“Families and Faith”

Here are some snippets from an article in the Wall Street Journal. After 40 years of ministry my conclusion is that there is significant mystery about faith transmission from one generation to another. The Calvinists have a quick answer – unconditional election. The rest of us have to struggle a bit longer for an explanation. It seems to me that the factor that has more explanatory power than any other is a genuine faith on the part of the father and his warm and caring relationship with the children. Where this is present, youth attachment to faith goes up exponentially. Religion as mother’s work, which is the case in most homes, doesn’t cut it with the kids. The fact is that our behaviors and relationships incubate incipient faith in children. All are individually responsible for their decisions, no matter their background. Romans 1 makes this abundantly clear. No confusion there. And parents need to understand that God has not stopped drawing their children just because, in their view, they botched the child-rearing years. And his drawing is powerful and continual.

Following are parts of the article Here is the link. WSJ is behind a pay wall, so you might not have access to it.

The authors of “Families and Faith”— Vern Bengtson, Norella Putney and Susan Harris, all professors at the University of Southern California—draw on a four-decade study of 350 families to reveal the ways in which faith is, and is not, passed down from generation to generation. Grandparents, it turns out, have more influence than you might think; they live longer lives these days, which means that their grandchildren know them longer, even—thanks to Skype and other marvels—when they live far away.

The authors found that, in the study, the religious affiliation of grandparents and grandchildren was the same about 43% of the time, and when it was, the nature of the affiliation—measured by intensity, participation, biblical literalism and civic religiosity—was similar, too. One Generation X woman told the researchers about going to Mass with her grandfather each week. “We sat in the same seats. It was really predictable. And most of what was going on in my family life just wasn’t really that predictable. . . . He didn’t just go to church or talk about it; he actually lived the tenets of the faith. . . . He was like a rock for me.”

Of course, parental influence is an even greater force. Of the study-participants old enough to have adult children, six in 10 had the same religious affiliation as their own parents. Remarkably, this ratio has barely changed since Mr. Bengtson, the lead researcher, began collecting data in 1970. Whether it will remain so steady is far from certain…

faith continuity depends, in part, on the relationships that parents have with their children independent of faith. The authors found, for instance, that a “warm” relationship with parents will make a child more likely to identify with the religion of their childhood when they reach maturity. “Setting a good example, teaching the right beliefs and practices, keeping strictly to the law,” the authors write, are not in themselves “sufficient for transmission.” What is also needed is “emotional bonding.” Meanwhile, too much zealotry can result in religious rebellion: The authors find evidence that converts to a faith, who are often more intense in their beliefs and more closely observant, were more likely to produce adult children who left it.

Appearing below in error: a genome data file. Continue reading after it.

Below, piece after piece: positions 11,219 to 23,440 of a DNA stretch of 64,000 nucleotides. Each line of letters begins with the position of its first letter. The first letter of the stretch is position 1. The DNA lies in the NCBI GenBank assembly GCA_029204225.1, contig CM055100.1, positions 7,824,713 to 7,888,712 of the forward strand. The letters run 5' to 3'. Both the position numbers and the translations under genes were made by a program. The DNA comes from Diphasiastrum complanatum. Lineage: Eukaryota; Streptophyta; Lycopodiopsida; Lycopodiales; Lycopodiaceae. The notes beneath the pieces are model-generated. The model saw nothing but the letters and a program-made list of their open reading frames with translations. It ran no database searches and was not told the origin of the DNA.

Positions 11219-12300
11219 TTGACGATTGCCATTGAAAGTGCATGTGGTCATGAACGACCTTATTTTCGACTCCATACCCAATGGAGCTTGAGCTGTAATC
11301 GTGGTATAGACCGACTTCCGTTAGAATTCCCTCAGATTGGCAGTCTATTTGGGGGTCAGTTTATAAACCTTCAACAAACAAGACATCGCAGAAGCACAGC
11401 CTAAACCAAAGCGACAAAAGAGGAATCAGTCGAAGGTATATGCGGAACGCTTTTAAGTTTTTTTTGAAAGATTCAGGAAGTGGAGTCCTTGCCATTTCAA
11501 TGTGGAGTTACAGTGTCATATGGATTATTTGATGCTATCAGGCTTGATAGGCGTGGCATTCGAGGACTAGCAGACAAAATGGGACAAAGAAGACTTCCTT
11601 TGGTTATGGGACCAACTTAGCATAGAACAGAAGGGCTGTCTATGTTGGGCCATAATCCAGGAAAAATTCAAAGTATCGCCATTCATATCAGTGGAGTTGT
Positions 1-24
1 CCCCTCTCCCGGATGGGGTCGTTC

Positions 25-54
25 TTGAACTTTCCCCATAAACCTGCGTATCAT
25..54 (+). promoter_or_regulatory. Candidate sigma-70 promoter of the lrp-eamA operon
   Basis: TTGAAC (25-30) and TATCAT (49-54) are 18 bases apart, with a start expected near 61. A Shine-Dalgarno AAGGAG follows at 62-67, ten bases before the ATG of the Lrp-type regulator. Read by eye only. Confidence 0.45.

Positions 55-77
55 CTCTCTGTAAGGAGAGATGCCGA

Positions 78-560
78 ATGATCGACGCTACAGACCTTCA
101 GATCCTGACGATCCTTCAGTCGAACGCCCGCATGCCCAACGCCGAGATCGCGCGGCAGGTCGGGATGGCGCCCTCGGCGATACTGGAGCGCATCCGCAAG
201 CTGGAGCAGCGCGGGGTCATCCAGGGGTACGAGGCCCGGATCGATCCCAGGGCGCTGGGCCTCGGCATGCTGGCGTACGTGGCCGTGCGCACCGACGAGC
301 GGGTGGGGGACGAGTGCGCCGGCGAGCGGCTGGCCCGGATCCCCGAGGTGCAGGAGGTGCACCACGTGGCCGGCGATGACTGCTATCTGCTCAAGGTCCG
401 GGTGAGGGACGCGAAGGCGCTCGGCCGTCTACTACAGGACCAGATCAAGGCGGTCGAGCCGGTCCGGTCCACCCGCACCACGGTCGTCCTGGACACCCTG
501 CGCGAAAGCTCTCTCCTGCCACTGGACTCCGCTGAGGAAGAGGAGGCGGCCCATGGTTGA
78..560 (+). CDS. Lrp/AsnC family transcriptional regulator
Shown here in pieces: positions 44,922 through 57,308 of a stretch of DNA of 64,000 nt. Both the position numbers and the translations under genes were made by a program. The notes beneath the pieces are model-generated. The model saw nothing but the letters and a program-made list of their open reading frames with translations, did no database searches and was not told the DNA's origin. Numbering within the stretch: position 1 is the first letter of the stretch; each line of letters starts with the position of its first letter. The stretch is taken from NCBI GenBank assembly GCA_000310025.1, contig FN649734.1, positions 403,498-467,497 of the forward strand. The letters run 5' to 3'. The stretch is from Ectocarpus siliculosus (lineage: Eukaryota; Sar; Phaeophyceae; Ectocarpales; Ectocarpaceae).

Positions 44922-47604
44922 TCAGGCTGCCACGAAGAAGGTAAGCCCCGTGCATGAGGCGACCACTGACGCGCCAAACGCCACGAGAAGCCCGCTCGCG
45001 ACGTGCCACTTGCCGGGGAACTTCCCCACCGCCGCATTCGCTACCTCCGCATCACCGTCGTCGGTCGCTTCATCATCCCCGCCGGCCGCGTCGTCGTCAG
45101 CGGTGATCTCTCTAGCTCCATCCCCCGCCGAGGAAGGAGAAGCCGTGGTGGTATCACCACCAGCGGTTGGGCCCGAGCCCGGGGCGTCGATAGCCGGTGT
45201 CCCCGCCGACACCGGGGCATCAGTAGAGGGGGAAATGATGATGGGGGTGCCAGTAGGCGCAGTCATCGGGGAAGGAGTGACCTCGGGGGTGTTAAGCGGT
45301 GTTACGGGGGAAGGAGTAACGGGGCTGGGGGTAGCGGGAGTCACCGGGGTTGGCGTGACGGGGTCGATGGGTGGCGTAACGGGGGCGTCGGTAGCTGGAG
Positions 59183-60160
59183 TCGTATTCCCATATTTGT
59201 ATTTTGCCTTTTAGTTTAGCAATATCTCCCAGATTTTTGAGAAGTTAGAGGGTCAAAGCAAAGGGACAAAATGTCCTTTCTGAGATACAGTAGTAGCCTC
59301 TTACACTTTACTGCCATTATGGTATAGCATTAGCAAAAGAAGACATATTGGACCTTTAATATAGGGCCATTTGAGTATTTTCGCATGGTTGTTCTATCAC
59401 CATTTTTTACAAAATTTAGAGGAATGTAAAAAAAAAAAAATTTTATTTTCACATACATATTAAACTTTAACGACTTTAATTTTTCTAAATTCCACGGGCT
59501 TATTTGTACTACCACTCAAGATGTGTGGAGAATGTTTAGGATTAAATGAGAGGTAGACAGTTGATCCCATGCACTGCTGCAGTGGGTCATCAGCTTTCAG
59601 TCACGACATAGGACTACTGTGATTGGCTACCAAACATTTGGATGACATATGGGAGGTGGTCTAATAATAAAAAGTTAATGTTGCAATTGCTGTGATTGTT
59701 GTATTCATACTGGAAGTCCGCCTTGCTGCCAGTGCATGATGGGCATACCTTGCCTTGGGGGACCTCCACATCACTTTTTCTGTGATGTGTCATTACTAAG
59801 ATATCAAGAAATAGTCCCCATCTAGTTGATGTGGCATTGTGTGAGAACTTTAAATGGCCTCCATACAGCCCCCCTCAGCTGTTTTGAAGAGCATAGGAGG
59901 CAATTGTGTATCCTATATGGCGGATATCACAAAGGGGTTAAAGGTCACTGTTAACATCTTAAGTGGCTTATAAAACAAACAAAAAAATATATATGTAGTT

The authors’ research also suggests that, while religion in America is often considered the women’s realm (women are more likely to go to church, volunteer in religious activities and initiate religious ritual in the home), a father’s participation is far from superfluous. Among evangelicals the study showed a 25-point greater likelihood that a child will claim the same religion as his parents if he is emotionally close to his father. There is only a one-point difference for those who report being emotionally close to their mothers. Roughly the same general correlation exists for other religious groups.

If, as is often reported, the millennial generation is particularly close to its parents (calling and texting every day), what accounts for the spike in young people claiming no religious affiliation at all? The rise of the “nones,” write Mr. Bengtson and his co-authors, is primarily the result of parents who had little or no interest in religion themselves. “Nearly 6 out of 10 unaffiliated young adults,” they write, “come from families where their parents were also unaffiliated.”

Take the family of Ted, a labor-union leader who moved his family to California during the Depression. His son, Victor, now 78, says that his father was a nominal Catholic but really a “social democrat.” Victor “is not antireligious” today, but he claims no particular affiliation. His daughter, Dawn, had some exposure to religion through her mother and grandmother but gave up religion after she became involved in an abusive relationship. Dawn’s daughter, Gina, describes both herself and her husband as atheists. When viewed in this way, “the rise of the nones” does not seem to be a sudden phenomenon so much as a gradual evolution.

The sample analyzed in “Families and Faith” is not big enough to represent the country as a whole—it is important not to generalize from it too freely—but it does reveal some of the circuitry of religious transmission. It may often seem as if religion, in modern America, is a purely individual choice. But the authors’ research reminds us that family and faith are deeply entwined and that strengthening the bond of one may strengthen the continuity of the other.

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